Dec 30, 2014

Bradashesh, briefly

I checked out and was on the road early this morning. No breakfast, but a double espresso. It was sunny, but extremely windy. At the first service station with a café, I fished the nylon shell trousers out of my pack and ‎pulled them on. I'd hoped to get something to eat at the same time, but had to settle for another coffee. This set the pattern for the rest of the day, right down to the details of speaking English with kids and not being allowed to pay for my coffee.

Well, that's not quite true. In the town of Pajove, I saw food on display through the steamed-up window of the café, so I did get my first taste of the Albanian version of a triangular flaky pastry with nuts soaked in sugar. It's called "trigone." I chatted with some of the young people in the café for a good 20 minutes, and when I went to pay I was told that one of them was the proprietor and he would not take my money.

By noon, I was starting to feel it. I spotted a Bar/Kafe/Restorant ahead, but they only had beverages. I ordered a coffee and pulled out my little bag of snack food -- which has been supplemented several times by road-side vendors who wave me over, ask me where I'm from, and give me oranges.‎ Some leftover cheese I'd bought in Rome, some leftover panettone I'd bought in Durrës, a few bites of chocolate, and an orange. When I'd finished and went to pay for my coffee, my money was refused. Albanians rightly pride themselves on their hospitality. (It may also help that I greet people in Albanian, order coffee with a "ju lutem" and "falemenderet," and apologise for not speaking Albanian - in Albanian. {The latter piece of dialogue brought giggles to a school kid yesterday.})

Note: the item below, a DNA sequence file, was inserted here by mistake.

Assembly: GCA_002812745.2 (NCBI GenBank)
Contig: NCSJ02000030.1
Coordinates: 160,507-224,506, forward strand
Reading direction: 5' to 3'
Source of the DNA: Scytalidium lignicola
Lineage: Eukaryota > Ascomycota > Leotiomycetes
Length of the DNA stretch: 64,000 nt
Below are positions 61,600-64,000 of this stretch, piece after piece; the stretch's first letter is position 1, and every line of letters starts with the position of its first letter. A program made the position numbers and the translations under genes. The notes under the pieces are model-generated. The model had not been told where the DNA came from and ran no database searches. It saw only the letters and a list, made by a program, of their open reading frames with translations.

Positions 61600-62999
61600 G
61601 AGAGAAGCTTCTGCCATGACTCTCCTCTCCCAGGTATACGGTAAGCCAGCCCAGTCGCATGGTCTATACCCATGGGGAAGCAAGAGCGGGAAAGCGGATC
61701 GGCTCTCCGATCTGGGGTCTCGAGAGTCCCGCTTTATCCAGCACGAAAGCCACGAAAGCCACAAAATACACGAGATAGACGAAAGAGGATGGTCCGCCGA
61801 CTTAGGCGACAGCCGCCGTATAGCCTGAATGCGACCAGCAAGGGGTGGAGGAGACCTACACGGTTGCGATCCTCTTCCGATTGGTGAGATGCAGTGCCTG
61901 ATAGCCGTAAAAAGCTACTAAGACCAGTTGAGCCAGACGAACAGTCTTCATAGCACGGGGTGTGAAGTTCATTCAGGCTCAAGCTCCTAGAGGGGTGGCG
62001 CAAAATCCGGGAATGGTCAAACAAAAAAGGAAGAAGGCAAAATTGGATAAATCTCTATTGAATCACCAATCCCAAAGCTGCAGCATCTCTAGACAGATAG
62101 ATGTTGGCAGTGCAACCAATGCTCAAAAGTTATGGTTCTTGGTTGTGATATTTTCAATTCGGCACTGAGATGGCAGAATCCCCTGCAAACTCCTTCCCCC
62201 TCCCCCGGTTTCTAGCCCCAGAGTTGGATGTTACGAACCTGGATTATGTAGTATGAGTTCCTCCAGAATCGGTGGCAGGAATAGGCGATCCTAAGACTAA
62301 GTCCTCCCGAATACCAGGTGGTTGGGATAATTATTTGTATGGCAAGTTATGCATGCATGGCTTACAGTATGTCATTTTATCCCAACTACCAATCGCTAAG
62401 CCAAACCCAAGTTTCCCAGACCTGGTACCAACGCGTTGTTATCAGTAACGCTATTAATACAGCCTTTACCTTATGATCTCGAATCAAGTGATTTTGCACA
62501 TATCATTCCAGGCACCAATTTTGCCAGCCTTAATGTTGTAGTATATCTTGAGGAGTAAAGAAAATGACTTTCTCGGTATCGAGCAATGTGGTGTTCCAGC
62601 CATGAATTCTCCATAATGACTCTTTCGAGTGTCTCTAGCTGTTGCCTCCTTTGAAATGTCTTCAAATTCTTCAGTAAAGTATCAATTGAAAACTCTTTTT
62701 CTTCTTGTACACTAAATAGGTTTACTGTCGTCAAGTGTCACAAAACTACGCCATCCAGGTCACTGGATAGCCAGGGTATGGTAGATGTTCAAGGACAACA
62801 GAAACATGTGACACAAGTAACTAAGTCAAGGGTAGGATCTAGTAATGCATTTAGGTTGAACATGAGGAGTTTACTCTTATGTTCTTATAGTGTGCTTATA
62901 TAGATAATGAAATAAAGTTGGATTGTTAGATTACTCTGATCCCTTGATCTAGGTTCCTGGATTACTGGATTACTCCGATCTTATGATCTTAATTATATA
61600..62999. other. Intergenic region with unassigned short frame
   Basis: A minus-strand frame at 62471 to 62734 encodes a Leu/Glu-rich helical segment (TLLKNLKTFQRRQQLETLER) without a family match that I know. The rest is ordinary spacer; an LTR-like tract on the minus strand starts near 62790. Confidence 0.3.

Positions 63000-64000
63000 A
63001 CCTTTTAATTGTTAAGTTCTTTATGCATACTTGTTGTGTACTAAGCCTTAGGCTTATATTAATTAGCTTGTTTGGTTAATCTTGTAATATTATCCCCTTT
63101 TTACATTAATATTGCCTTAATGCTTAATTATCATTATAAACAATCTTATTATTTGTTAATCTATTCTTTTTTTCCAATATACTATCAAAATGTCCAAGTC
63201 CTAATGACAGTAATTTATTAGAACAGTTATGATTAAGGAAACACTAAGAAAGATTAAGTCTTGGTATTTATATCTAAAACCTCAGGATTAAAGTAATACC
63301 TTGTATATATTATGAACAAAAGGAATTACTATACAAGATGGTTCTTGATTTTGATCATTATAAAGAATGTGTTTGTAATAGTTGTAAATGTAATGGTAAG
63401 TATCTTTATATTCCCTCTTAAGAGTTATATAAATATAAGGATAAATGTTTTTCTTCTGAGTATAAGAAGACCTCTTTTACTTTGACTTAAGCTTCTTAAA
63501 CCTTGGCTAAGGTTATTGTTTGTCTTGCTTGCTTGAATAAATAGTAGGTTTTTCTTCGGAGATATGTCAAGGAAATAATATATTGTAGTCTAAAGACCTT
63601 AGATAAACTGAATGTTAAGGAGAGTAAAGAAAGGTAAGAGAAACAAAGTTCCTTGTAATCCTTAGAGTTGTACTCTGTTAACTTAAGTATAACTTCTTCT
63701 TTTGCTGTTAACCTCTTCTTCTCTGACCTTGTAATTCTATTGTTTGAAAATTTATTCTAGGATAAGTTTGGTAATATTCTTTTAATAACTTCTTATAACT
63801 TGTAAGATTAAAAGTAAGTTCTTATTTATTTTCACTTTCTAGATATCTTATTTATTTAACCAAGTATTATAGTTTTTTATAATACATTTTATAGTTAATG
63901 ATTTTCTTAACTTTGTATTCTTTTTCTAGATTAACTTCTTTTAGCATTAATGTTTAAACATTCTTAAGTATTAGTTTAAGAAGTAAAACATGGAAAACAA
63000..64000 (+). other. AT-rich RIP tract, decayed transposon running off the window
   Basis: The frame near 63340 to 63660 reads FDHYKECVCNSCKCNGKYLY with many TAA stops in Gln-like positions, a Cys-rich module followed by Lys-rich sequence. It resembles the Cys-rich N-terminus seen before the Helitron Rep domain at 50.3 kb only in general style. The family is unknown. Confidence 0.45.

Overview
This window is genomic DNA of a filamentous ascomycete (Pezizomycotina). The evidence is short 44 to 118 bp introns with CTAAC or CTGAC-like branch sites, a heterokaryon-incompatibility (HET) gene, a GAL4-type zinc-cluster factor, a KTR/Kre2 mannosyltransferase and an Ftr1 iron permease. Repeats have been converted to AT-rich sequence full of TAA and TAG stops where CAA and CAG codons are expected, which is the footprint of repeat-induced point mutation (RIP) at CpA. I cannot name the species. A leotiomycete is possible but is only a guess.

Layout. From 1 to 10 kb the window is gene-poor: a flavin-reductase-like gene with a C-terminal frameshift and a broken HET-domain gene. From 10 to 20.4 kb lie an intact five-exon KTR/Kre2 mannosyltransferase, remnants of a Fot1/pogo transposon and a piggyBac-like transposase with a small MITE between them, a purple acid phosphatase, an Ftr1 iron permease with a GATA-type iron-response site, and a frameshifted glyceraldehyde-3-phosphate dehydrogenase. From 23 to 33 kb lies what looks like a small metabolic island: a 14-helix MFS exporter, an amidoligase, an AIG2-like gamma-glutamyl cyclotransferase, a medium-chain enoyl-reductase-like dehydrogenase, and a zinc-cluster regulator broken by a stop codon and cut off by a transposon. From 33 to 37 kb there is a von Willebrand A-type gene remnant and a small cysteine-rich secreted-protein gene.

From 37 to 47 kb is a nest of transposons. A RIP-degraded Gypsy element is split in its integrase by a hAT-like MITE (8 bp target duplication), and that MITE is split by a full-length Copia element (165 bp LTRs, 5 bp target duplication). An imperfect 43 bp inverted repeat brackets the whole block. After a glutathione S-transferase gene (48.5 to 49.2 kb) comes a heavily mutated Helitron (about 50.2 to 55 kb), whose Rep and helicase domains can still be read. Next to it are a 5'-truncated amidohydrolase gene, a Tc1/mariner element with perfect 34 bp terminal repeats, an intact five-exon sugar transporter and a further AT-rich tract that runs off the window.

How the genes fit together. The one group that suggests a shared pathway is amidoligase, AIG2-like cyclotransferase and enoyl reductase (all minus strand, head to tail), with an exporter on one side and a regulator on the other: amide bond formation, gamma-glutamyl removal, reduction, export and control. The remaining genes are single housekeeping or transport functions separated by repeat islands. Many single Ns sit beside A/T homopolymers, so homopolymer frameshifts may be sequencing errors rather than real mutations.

At any rate, the puddles remained frozen all day, although it wasn't cold enough to freeze the running water.‎ The wind, though! Once again, I disregarded the beautifully written and researched guidebook to avoid fording those icy cold streams. I missed out on some glorious views, but I had the chance to meet some wonderful and warm people. And drink coffee. (Not many cafés on those mountain trails.) Another benefit is that the 39 kms of trail walking is only 33 kms by road.

I didn't make it all the way into Elbasan, though. I'd had it in my sight for over three hours, once the road had rounded a ridge and the valley opened up before me. The city is nestled at far edge of the valley, at the foot of a series of snowcapped mountains. Very beautiful scenery, but the headwind was even more fierce. (My phone was swaddled several windproof layers deep, so there are no photos.) The road followed the contour of the surrounding hills, so it was a little maddening to see my destination just... over... there... and see the road wind its way along.

I was still 4.5 kms away from the heart of the city when, with daylight rapidly fading and the temperature dropping, I saw a sign. It said HOTEL. Tomorrow I'll sleep in, walk an hour into town, and find a place to stay for New Year's Eve. I'm pretty sure there's an Orthodox Church in town, so I may even get to Liturgy on January 1 and start the new year off well.

And before I venture into the mountains, I'll be buying a proper pair of gloves. My light touch-screen gloves sheathed in yellow rubber gloves are fine for wind and rain, but just aren't adequate for below freezing temperatures.


  1. Hope you are keeping warm Peter and had a lovely NYE. Hope the coccyx has recovered too.

    1. Thanks, Kym. I'm still sore, so I've decided to take a few rest days in Elbasan. NYE involved watching fireworks from my hotel balcony while listening to the Canada-US hockey game.

    2. Sounds like a good visa to race and many more miles to walk.